Many employers who implemented work from home arrangements during the pandemic are experiencing resistance from some employees when requesting they return to the workplace.
These employees may have a right under the Fair Work Act 2009 (Cth) (FW Act) to request a work from home arrangement.
This right to request is embodied in the right of eligible employees to request a flexible work arrangement under the FW Act National Employment Standards (NES).
The NES right is not a right to work from home – rather it is a right to request to work from home.
The request needs to be grounded in a defined need, which includes parental responsibilities, carer responsibilities, disability or experiencing family violence. The employee must have at least 12 months of service.
When can you refuse the request?
Grounds for the employer to refuse a request for a flexible work arrangement, such as working from home, include:
- cost – but the cost must be excessive, not “inevitable small adverse impacts” (ASU v Brimbank City Council (2013));
- incapacity to reorganise the work arrangements of other employees to accommodate the request;
- impracticality of any arrangements that would need to be put in place to accommodate the request (including the need to recruit replacement staff);
- significant loss of efficiency or productivity; and
- significant negative impact on customer service.
The employer must weigh the personal circumstances relied upon by the employee against the extent of cost and impact on the business of allowing the request.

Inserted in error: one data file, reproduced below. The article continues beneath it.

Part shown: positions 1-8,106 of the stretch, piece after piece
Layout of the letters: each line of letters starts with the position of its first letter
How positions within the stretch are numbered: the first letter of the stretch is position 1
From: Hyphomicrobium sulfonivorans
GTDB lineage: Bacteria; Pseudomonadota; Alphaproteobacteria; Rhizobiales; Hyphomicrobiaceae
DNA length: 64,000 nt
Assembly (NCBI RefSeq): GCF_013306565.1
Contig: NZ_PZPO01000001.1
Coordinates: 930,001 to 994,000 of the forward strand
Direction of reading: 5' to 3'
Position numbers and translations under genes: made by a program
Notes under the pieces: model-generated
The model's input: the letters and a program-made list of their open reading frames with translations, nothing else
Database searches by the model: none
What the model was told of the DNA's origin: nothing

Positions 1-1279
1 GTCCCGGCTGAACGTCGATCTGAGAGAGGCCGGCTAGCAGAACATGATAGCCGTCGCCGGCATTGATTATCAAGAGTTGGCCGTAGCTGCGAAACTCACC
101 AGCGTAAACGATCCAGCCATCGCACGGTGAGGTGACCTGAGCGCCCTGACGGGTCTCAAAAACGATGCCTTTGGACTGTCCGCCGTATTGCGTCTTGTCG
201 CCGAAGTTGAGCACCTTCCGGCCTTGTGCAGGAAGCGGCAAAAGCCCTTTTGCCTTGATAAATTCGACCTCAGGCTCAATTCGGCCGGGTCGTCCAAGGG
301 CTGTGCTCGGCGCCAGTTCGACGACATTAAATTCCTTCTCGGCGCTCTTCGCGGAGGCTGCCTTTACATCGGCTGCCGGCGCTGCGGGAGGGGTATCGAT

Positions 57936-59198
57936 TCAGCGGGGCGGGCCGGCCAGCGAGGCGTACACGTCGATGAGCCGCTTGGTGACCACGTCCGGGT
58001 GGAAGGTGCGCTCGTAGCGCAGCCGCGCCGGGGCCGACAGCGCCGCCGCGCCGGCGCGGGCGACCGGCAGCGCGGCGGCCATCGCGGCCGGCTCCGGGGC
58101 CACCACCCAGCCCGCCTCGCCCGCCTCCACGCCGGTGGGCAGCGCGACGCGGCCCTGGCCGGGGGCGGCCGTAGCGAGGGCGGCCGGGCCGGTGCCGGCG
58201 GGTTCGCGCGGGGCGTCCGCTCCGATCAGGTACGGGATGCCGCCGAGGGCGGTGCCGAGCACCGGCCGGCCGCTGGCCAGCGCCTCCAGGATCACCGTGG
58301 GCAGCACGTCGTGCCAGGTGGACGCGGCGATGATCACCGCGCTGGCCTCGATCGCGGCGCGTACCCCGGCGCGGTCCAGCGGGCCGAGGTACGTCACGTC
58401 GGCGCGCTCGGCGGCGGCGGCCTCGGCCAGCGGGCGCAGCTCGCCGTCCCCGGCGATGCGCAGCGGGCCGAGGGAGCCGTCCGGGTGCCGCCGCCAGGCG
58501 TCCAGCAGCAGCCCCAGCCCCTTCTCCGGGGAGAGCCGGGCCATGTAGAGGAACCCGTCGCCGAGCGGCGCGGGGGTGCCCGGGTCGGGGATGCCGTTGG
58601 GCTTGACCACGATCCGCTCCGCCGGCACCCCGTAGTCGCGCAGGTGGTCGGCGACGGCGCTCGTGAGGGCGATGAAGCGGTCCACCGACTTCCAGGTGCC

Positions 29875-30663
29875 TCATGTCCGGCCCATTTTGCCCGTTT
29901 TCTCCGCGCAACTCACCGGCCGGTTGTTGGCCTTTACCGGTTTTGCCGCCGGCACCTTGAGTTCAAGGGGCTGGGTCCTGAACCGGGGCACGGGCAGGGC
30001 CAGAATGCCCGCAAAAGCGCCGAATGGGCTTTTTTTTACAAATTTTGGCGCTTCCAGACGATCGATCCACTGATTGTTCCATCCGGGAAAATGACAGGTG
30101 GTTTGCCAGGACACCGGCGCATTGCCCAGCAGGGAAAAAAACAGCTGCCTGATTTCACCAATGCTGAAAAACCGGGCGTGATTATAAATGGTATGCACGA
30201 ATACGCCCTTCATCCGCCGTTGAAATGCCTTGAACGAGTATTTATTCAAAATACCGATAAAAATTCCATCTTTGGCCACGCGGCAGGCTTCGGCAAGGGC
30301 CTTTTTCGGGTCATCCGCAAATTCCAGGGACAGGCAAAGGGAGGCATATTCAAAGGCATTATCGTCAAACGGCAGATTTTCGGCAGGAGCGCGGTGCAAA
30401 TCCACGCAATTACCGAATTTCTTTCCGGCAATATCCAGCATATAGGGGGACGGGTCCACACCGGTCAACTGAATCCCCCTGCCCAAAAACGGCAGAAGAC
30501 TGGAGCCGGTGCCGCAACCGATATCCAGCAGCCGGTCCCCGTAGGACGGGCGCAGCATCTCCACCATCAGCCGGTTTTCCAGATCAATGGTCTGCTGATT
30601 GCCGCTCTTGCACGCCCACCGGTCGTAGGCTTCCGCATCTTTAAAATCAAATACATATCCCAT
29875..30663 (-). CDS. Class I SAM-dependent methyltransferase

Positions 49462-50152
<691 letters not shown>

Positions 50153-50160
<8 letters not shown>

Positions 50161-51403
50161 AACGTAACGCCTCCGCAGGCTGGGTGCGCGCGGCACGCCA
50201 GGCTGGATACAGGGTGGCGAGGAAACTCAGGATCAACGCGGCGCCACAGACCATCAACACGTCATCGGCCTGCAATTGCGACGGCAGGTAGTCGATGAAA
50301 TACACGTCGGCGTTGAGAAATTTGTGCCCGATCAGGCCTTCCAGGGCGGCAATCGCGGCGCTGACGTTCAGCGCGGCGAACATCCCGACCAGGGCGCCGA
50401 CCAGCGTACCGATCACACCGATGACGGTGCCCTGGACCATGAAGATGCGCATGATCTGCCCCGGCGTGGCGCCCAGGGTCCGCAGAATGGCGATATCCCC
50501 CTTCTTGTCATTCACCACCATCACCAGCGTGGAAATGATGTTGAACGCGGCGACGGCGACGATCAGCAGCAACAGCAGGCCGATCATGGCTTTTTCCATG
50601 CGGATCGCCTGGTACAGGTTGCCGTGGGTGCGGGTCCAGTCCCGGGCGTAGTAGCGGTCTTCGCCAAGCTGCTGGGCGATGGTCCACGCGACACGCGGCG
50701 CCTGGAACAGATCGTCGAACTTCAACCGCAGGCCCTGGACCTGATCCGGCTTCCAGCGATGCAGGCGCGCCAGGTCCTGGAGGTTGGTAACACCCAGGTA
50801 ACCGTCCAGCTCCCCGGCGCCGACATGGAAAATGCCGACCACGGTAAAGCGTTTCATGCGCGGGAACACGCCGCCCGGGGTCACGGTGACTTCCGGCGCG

In Phillips v Integrated Medical Solutions Group (2019), a medical receptionist claimed her employer had forced her to resign because her employer refused to accept her request for working hours of 10am–2pm, with most or half of all school holidays off work. The Fair Work Commission (FWC) noted that the NES right to request is not an entitlement to demand fewer working hours. The employer repeatedly, reasonably and professionally corresponded with the employee about the reduced hours of work it could accommodate. It offered to the employee the opportunity of part-time work of 6 hours per day, less a half hour unpaid meal break, during school hours. Alternatively, it invited the employee to return as a casual employee.
The FWC ruled the employer was not unreasonable in its refusal, and it met all of its obligations to respond appropriately to what it understood was a flexible work arrangement request.
When can’t you refuse the request?
Refusing an employee’s request to work from home on grounds of age, disability or parental and carer responsibilities may amount to direct discrimination if it is different treatment to employees who make the request for other reasons.
For example, if you refuse Doris’ request to work from home so she can meet her family responsibilities in circumstances that are less favourable than you would treat another employee without family responsibilities who is seeking to work from home, e.g. someone who is seeking to combine work with study, this maybe direct discrimination.
Similarly, if you refuse the request because the business requires employees to work at the business premises and this is an unreasonable requirement, you may be exposed to a complaint of indirect discrimination.